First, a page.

In Amsterdam, a 3D printed home takes shape
— By Kirsten Korosec on March 31, 2014, 2:08 PM PST
"In the three weeks since "construction" started, a 3-meter high corner of the house has been printed, reported The Guardian."
Typically a townhouse of this size built out of standard CMUs (concrete blocks) would have had all the block work completed and might even be "dried in." The economics of this on site 3-D printed plastic concrete block/mold exercise are... terrible. There are already injection foam block/mold poured concrete systems available - but also not competitive. Petroleum based plastics (even bio-plastics are petroleum dependent at scale) are only going to become more and more expensive and less competitive as major construction components - as peak oil begins to exert its economy altering effects.
Living in a house made of plastic sounds as inviting as as living in a greenhouse - will it not be too hot ?
Kind of why houses are traditionally made of brick, concrete, stone, steel, wood etc. with assorted covering and insulation material's similar - certainly not plastic, apart from roofing sheeting between the tiles/slates and the woodwork structure of the roof.
Like Drones, EV's, Wind Turbines, someone always takes it waaayy to far, and into the realms of stupidity.
Some of the 'solutions' 3D printing has been attached to of late are ridiculous, as modern industrial polymer injection moulding, carbon fibre or traditional construction methods will win on cost, speed, and I think probably overall longevity of the end material in many of this scenarios.... in the same way laser printing after several decades, is still hugely more expensive/troublesome, than traditional bulk printing methods - newspaper, magazine, pamphlet, books etc.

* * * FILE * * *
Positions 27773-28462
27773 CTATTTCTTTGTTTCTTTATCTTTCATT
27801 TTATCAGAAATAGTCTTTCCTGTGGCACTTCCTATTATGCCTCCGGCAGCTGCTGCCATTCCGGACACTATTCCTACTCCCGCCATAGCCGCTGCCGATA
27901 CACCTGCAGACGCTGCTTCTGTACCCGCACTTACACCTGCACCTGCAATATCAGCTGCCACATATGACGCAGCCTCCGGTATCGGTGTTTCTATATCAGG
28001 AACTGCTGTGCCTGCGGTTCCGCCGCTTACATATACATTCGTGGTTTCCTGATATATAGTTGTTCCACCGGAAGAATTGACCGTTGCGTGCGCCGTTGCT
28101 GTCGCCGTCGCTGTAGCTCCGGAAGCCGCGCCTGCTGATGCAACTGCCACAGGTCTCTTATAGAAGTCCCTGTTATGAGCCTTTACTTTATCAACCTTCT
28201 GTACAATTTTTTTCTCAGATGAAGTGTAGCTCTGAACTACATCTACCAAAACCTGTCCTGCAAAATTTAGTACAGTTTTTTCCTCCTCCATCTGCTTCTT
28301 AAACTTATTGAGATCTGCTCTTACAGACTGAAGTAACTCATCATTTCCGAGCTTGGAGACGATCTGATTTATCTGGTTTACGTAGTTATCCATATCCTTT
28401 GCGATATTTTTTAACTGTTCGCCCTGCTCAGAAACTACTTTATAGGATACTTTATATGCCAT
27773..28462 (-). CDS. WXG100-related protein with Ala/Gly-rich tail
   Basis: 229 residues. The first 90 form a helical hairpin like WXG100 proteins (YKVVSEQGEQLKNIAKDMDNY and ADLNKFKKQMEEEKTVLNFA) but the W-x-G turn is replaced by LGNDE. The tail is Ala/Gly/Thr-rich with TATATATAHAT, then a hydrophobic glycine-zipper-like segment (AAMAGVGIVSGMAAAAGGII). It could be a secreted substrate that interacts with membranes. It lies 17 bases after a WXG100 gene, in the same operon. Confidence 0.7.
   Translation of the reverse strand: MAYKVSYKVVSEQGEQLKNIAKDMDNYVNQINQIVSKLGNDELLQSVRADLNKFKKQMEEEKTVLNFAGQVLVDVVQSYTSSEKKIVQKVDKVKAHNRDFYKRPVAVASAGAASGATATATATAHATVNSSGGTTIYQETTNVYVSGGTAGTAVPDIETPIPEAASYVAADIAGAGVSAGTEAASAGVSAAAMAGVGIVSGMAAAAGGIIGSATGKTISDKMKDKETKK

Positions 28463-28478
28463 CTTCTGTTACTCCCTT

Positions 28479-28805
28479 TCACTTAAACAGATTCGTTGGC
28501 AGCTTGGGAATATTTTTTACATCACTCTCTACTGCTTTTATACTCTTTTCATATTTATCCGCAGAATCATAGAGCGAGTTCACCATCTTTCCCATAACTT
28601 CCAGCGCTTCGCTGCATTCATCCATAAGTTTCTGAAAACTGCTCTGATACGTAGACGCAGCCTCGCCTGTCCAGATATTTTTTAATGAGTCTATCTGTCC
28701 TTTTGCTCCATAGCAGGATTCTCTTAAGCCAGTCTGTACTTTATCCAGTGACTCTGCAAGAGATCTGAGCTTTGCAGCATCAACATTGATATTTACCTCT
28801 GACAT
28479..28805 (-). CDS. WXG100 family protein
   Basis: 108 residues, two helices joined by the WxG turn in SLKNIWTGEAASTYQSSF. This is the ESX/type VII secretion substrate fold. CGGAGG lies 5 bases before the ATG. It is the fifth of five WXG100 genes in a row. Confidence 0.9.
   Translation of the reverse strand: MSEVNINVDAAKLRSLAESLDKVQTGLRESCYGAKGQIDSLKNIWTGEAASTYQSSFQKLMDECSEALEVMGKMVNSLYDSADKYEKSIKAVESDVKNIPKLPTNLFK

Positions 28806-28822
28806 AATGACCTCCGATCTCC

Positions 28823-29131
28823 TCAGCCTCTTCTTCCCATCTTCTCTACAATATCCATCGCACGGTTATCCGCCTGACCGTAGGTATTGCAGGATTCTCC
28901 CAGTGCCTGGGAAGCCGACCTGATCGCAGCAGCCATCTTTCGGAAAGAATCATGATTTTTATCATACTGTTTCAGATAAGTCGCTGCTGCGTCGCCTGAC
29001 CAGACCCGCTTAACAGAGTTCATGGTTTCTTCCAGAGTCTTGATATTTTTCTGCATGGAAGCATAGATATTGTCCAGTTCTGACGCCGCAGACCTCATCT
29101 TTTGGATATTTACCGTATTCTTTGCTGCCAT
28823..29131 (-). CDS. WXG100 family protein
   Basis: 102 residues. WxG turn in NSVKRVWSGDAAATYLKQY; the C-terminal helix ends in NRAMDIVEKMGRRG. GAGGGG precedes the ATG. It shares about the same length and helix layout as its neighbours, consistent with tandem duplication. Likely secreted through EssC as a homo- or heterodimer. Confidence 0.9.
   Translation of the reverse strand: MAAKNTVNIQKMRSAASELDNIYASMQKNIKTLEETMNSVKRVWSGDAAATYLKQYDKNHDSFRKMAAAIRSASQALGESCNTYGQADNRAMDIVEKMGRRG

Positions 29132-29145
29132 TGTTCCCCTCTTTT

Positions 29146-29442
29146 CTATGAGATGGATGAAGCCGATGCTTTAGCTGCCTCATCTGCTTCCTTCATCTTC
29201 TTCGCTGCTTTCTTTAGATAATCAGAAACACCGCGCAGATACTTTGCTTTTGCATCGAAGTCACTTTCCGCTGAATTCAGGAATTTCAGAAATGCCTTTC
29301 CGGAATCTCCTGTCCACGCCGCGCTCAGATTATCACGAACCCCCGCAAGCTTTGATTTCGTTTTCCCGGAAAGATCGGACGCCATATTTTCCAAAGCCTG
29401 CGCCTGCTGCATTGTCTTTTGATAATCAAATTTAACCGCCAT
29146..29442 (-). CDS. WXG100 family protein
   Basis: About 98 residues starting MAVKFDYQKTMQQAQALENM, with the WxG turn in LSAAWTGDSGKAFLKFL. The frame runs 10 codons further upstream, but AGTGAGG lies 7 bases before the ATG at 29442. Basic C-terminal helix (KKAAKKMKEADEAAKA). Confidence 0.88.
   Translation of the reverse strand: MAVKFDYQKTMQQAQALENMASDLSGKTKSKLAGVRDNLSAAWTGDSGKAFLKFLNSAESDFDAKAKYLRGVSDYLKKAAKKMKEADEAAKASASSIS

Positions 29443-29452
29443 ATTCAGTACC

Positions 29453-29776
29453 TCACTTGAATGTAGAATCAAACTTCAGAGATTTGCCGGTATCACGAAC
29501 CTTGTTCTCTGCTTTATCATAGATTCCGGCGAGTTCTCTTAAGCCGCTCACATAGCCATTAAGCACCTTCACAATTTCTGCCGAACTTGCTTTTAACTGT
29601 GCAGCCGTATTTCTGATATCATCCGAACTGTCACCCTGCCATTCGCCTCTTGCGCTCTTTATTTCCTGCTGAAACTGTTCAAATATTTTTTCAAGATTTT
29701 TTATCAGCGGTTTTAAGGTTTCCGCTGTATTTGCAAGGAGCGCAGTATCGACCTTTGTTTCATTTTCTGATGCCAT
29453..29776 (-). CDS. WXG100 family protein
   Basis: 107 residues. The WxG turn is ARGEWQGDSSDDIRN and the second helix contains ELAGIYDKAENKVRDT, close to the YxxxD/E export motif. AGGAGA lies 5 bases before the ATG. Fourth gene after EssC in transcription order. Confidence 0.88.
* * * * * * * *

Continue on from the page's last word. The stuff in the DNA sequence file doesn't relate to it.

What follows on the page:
@Neil Postlethwaite @dduggerbiocepts Whatever the economics of laser vs traditional printing might be, printing businesses are an endangered species because the overall cost of of printing in house is often lower than it is for outsourcing that function. This is happening in parallel with the trend towards outsourcing as many functions as possible.
Depends what you are printing - the kit a print bureau has whether digital or litho presses, and the collation, cutting and binding equipment and the economies of scale will win out for the foreseeable future. Just try and print some brochures, raffle tickets, or some internal magazines and you'll see costs of materials and your time expended towering over the costs of a bureau/printer, unless you have an in house print shop..